By Andy Mannix
By Caleb Hannan
By Olivia LaVecchia
By CP Staff
By Aaron Rupar
By Jacob Wheeler
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Meanwhile, Hennepin and other Minnesota counties also have to contend with facilitating absentee ballots, which O'Connor estimates are also up about 50 percent compared to four years ago (see page 24). Both he and Dorothy McClung at Ramsey County said they were anticipating getting all the preregistration cards to Kiffmeyer's office by last Sunday, just two days before the October 26 date when the secretary's office normally returns the verified voter rosters. That obviously isn't going to happen in Minnesota's two largest counties this year.
The good news is that many of the smaller counties are on schedule and seem ready to go. Some, such as Aitkin County, say they have never experienced problems with the new registration system. But even in Carlton County, where auditor Paul Gassert came down and testified at a legislative committee hearing last month about the maddening delays his employees were encountering, there is a sense of optimism and relief. "After that hearing, I think the secretary's office got the message and fixed some things," Gassert says.
Of course the flood of new registrations is more akin to a manageable stream in these counties, which finished inputting their pre-October 12 registration cards many days ago.
Even in a midsized area such as Anoka County, Elections Supervisor Gary Poser reports that his employees still get bumped out of the computerized system on a daily basis. And in Blue Earth County, Director of Taxpayer Services Patty O'Connor (no relation to Hennepin County's Pat O'Connor) says that the system remains a headache. "Anybody whose registration card we received after October 12, we send a card out telling them they have to go to their precinct and register," says O'Connor. "But the system has been dropping the address of the precinct on the card. This is typical: They fix one thing and another screws up. The system wasn't ready. That's not surprising. We are going to get a new tax program here in the county and every vendor has told us that it usually takes from 12 to 18 months to do conversions and go live with it. The secretary of state's office rolled out this system at the end of June--that's just four months."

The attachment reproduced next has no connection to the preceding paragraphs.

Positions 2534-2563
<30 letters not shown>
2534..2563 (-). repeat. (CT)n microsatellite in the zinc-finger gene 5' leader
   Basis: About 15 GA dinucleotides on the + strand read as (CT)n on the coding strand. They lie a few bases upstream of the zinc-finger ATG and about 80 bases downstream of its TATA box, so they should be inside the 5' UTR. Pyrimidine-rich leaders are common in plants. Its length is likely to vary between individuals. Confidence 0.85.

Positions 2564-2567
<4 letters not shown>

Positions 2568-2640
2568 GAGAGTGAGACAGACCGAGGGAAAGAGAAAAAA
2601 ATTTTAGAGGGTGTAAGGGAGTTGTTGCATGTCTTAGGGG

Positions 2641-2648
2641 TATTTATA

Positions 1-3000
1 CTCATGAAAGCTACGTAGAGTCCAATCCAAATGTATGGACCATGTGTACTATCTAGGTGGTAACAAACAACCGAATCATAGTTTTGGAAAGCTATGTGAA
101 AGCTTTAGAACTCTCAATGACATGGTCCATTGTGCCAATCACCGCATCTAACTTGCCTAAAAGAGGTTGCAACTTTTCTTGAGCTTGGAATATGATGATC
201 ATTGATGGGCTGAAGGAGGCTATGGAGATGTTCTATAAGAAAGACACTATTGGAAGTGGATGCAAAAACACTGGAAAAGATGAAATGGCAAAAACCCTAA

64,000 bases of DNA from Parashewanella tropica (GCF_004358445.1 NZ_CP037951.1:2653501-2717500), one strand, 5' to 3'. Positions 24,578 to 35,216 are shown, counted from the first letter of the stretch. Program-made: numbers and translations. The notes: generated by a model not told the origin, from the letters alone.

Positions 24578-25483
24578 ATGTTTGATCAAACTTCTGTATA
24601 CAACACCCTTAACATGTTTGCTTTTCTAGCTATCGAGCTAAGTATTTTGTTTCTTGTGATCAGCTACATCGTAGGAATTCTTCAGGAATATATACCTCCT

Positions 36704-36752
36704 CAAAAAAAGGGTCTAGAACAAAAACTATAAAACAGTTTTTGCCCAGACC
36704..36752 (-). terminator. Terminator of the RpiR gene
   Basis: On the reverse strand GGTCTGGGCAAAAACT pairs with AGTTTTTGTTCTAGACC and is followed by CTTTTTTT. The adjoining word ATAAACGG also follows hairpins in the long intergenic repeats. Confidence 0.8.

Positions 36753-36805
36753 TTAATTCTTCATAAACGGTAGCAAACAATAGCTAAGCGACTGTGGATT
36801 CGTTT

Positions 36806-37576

Nearly everyone we interviewed emphasized that getting bumped or flagged by the new system doesn't preclude any eligible Minnesotan from voting because of the state statute allowing for same-day registration. But as a practical matter, it does discourage people from participating. All indications point to a massive turnout at the polls, and the seemingly interminable wait in line will become particularly aggravating--and, for those with necessary obligations and commitments, untenable--if one finds he or she is bumped and has to reregister.
The closeness of the presidential race, the heightened impact it will exert on the future course of our country, the brouhaha over Florida in 2000, and the steady escalation of partisan rancor all augur for a particularly heated and chaotic day at the polls. (And as if that weren't enough, we also have Kiffmeyer's infamous "profile of a terrorist" handout and warnings from the federal Department of Homeland Security about schools--the site of many polling places--being vulnerable to terrorists.) "We have so many people interested in the process from all political angles, who are talking about being at or near polling places. I fervently hope these people will give election judges and staff a chance to conduct the election the way it is always done in Minnesota," Botzek says.
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